National Casket Company - 1920s-1930s - Boston, Massachusetts


    During 1928 and 1929, 200 Kissel-built coaches were distributed through the National Casket Company of Boston, Massachusetts and called National-Kissels. Available with a choice of two straight-eights (either 126hp or 95hp) or a much less expensive 73hp six, all three engines were available as side-loading funeral coaches or ambulances. A special town car featuring an open driver's position was offered on the 126hp White-Eagle equipped chassis and included an incredibly long wheelbase of 162". Unfortunately, a dispute had developed between Kissel's body supplier, Eureka and the Henney Motor Company surrounding Eureka's 3-way casket table. As National wished to avoid being a party to any lawsuits threatened by Henney, they ended their distribution of the Eureka-bodied Kissel coaches, forcing Kissel into receivership during September 1930. Ironically, the National Casket Company now turned to REO for a new line of funeral vehicle chassis that were bodied by Eureka's arch-enemy Henney.

1931 National Casket Company funeral coaches were marketed as NU-3-Ways and were equipped with Heise patented casket tables mounted in side-loading Henney bodies placed on 125hp straight-8 REO chassis with a 152" wheelbase. The combination of the Amos Northrup-designed REO chassis and Henney's attractive long and low bodies made for one very attractive funeral coach.

Lower-priced 1932 National-REOs were mounted on the 152" wheelbase 85hp Flying-Cloud 6 chassis while more expensive coaches were built on a more powerful 159" or 162" wheelbase 125hp straight-8 Royale chassis.  Henney's NU-3-Way casket table was offered on all of the REO 8-cylinder chassis but not on the less-expensive 6.  National-REO bodies were identical to regular Henneys and were offered in rear-loading, side-loading, and 3-way funeral coaches. Service cars, ambulances and combination coaches were also available and could be delivered as town cars or totally-enclosed vehicles.  

Henney offered the industry's first electric-powered casket table in 1932 which was designed by William H. Heise, the designer of the original 3-way table. A centrally located motor was placed under the casket frame in a specially designed hump or "mound" that could be operated from either side of the vehicle using switches imbedded in the compartment walls. The "electric" option was available on select Henney and National-REO NU-3-Way coaches.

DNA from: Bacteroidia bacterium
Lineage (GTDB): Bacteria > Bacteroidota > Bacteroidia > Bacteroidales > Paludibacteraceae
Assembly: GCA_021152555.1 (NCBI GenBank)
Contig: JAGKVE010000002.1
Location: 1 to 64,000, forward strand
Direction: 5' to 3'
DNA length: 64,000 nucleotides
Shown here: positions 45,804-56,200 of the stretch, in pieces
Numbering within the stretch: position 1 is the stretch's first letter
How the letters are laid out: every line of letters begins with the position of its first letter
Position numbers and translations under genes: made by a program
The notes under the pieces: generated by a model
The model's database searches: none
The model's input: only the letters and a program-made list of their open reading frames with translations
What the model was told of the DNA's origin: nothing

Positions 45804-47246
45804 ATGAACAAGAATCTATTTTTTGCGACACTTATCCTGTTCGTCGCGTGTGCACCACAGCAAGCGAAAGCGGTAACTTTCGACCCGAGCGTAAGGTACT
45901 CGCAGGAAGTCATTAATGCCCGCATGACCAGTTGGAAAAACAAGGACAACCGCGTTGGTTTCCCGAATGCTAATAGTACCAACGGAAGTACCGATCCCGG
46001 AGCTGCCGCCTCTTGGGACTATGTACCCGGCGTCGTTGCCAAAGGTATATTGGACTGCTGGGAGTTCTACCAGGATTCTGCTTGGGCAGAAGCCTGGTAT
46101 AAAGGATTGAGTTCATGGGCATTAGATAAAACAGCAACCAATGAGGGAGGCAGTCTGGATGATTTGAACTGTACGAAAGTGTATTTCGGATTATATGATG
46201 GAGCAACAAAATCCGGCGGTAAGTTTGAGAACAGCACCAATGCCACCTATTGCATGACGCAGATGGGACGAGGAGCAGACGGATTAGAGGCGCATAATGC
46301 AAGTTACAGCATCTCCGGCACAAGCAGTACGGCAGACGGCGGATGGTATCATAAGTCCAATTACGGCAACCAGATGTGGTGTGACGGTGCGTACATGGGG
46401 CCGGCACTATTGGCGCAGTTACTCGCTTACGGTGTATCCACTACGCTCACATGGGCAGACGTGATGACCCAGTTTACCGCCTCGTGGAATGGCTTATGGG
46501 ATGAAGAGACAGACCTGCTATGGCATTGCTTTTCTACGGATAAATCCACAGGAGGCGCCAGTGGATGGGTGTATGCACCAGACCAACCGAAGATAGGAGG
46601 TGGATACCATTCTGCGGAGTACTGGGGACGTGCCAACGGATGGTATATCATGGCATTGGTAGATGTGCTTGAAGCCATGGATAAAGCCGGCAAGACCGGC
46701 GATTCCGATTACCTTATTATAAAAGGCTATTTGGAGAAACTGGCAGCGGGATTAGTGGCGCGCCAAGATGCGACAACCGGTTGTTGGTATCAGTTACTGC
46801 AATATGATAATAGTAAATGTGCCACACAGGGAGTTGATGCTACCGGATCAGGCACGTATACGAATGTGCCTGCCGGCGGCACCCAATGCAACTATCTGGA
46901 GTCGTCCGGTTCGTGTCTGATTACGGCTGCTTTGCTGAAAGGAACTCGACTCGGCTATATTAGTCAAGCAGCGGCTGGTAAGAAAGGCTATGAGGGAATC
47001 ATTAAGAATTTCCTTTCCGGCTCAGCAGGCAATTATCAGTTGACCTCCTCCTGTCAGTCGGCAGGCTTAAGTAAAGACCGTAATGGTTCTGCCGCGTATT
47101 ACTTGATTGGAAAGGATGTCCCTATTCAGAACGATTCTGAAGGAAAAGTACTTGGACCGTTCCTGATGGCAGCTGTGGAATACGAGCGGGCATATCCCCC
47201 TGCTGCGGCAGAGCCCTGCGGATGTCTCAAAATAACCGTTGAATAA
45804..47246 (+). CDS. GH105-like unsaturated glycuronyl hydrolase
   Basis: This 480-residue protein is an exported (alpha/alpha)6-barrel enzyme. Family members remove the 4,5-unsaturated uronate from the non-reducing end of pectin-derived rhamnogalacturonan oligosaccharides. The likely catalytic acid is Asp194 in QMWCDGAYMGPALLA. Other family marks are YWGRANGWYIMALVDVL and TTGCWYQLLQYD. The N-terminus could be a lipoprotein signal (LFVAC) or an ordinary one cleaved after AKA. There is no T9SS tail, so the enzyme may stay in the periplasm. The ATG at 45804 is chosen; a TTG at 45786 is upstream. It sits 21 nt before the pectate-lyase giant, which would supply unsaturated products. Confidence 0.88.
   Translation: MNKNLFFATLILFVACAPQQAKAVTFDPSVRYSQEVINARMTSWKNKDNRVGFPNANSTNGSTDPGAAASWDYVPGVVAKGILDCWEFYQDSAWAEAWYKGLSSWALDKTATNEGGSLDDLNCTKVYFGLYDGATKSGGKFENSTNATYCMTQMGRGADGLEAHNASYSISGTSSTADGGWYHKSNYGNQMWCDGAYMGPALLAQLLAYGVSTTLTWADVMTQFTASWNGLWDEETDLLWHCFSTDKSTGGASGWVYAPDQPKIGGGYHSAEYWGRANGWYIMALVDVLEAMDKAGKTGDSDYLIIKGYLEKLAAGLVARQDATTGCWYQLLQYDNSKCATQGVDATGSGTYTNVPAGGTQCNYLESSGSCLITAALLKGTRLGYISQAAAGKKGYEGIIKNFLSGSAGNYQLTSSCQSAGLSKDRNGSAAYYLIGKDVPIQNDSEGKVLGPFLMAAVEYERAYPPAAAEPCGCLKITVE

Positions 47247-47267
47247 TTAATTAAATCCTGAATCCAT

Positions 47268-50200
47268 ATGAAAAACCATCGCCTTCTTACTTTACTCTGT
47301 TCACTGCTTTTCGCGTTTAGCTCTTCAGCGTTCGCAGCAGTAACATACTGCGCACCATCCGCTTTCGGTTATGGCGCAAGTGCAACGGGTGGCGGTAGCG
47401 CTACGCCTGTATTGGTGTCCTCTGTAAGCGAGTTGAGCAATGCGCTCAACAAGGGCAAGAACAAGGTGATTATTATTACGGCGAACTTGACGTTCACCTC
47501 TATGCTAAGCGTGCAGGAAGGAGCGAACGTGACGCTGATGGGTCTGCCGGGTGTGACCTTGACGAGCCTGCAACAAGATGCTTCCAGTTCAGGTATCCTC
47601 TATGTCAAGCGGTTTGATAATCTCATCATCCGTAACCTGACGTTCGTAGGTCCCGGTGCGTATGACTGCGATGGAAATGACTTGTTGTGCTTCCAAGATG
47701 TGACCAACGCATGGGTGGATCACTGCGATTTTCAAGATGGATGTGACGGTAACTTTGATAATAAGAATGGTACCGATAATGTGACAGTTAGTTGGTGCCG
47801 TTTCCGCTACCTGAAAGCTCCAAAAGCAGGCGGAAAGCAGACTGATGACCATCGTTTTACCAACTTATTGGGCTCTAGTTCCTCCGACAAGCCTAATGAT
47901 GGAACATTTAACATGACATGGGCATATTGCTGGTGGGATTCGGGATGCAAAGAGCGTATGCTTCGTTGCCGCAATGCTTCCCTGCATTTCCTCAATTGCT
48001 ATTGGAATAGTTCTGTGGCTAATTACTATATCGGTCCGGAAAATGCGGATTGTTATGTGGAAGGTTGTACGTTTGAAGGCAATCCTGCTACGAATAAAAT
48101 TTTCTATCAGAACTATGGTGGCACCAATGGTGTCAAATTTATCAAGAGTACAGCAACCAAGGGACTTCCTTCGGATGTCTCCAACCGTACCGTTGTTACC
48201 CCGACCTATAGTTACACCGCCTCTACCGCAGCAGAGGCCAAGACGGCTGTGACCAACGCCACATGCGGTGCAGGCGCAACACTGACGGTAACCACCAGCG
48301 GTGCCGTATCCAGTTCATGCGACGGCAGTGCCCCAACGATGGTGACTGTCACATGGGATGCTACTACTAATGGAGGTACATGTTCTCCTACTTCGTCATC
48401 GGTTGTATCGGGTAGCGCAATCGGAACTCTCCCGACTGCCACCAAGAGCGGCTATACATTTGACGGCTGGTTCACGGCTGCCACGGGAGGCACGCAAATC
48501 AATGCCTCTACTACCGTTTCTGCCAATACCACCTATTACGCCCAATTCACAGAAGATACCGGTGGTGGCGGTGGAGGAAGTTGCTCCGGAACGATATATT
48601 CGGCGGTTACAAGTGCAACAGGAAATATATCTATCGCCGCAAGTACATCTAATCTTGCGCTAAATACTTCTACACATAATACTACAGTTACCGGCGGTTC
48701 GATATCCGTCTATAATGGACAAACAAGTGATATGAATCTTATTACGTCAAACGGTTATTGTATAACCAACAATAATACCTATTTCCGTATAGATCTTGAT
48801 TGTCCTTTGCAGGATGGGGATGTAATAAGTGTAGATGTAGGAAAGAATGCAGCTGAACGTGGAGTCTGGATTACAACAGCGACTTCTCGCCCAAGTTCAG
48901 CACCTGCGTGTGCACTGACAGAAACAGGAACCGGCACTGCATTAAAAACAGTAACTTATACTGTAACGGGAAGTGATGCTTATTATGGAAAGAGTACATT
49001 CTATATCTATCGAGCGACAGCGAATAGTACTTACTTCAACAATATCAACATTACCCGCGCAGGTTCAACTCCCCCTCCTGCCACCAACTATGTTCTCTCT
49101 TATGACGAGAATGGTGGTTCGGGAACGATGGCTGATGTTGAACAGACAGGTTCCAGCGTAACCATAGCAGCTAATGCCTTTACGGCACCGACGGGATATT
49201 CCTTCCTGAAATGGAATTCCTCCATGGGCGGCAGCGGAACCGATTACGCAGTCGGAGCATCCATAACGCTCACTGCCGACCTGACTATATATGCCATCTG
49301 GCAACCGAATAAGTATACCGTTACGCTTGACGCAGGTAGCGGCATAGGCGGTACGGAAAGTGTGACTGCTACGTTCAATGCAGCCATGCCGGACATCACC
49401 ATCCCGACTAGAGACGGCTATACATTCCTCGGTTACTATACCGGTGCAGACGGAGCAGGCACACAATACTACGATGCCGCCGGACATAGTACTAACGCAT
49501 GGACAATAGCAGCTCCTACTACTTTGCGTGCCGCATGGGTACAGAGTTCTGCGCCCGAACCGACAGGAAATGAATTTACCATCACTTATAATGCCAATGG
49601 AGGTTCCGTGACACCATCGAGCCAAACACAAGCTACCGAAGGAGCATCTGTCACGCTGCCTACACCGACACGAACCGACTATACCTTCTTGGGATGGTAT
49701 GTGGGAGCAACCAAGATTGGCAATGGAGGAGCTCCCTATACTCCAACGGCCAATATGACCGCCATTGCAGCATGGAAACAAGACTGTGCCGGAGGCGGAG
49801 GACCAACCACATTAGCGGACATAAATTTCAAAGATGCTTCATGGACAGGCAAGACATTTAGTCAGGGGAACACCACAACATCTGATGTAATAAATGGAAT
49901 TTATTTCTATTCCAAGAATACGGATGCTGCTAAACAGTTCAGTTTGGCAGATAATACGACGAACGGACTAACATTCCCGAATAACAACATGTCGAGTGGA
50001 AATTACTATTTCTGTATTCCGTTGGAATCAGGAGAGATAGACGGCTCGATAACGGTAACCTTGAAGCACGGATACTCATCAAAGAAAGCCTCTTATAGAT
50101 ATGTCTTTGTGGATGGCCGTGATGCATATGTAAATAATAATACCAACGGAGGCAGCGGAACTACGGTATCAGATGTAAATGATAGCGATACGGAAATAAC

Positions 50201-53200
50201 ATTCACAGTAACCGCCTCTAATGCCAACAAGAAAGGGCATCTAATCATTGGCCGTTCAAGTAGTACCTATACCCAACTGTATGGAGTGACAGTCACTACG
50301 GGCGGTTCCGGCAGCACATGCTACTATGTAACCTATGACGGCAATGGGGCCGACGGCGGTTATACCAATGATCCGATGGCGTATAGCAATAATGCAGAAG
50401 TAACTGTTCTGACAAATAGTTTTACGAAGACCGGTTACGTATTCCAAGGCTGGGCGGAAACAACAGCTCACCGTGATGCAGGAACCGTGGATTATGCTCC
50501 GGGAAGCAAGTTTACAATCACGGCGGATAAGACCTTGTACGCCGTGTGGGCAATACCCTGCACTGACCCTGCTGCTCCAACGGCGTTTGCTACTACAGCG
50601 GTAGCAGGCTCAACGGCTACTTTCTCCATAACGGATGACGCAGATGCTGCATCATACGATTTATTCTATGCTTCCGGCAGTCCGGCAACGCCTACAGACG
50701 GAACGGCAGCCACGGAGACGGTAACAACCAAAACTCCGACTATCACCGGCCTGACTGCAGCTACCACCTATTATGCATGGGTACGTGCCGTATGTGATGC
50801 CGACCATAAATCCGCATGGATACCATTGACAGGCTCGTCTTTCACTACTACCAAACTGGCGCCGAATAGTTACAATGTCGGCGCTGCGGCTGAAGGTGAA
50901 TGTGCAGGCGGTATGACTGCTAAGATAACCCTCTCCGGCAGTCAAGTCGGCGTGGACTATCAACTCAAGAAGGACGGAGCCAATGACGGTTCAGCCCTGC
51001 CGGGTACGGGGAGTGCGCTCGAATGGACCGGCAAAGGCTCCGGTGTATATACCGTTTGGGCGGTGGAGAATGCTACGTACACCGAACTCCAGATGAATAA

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The National Casket Company of Boston, Mass., marketed hearses under its own name in the late 1920s and early 1930s, first on Kissel chassis and later on Reo,. The bodies for these National-Kissels and National-Reos were built by the Henney Motor Company of Freeport, III.

 

    For more information please read:

The Professional Car - Issue #88 Second Quarter 1998

The Professional Car (Quarterly Journal of the Professional Car Society)

Gregg D. Merksamer - Professional Cars: Ambulances, Funeral Cars and Flower Cars

Thomas A. McPherson - American Funeral Cars & Ambulances Since 1900

Carriage Museum of America - Horse-Drawn Funeral Vehicles: 19th Century Funerals

Carriage Museum of America -  Horse Drawn - Military, Civilian, Veterinary - Ambulances

Gunter-Michael Koch - Bestattungswagen im Wandel der Zeit

Walt McCall & Tom McPherson - Classic American Ambulances 1900-1979: Photo Archive

Walt McCall & Tom McPherson - Classic American Funeral Vehicles 1900-1980 Photo Archive

Walter M. P. McCall - The American Ambulance 1900-2002

Walter M.P. McCall - American Funeral Vehicles 1883-2003

Michael L. Bromley & Tom Mazza - Stretching It: The Story of the Limousine

Richard J. Conjalka - Classic American Limousines: 1955 Through 2000 Photo Archive

Richard J. Conjalka - Stretch Limousines 1928-2001 Photo Archive

Thomas A. McPherson - Eureka: The Eureka Company: a complete history

Thomas A. McPherson - Superior: The complete history

Thomas A. McPherson - Flxible: The Complete History

Thomas A. McPherson - Miller-Meteor: The Complete History

Robert R. Ebert  - Flxible: A History of the Bus and the Company

Hearses - Automobile Quarterly Vol 36 No 3

Marian Suman-Hreblay - Dictionary of World Coachbuilders and Car Stylists

Daniel D. Hutchins - Wheels Across America: Carriage Art & Craftsmanship

Marian Suman-Hreblay - Dictionary of World Coachbuilders and Car Stylists

Michael Lamm and Dave Holls - A Century of Automotive Style: 100 Years of American Car Design

Nick Georgano - The Beaulieu Encyclopedia of the Automobile: Coachbuilding

Marian Suman-Hreblay - Automobile Manufacturers Worldwide Registry

G.N. Georgano & G. Marshall Naul - The Complete Encyclopedia of Commercial Vehicles

Albert Mroz - Illustrated Encyclopedia of American Trucks & Commercial Vehicles

Beverly Rae Kimes & Henry Austin Clark Jr. - Standard Catalog of American Cars 1805-1942

John Gunnell - Standard Catalog of American Cars, 1946-1975

James M. Flammang & Ron Kowalke - Standard Catalog of American Cars, 1976-1999

 



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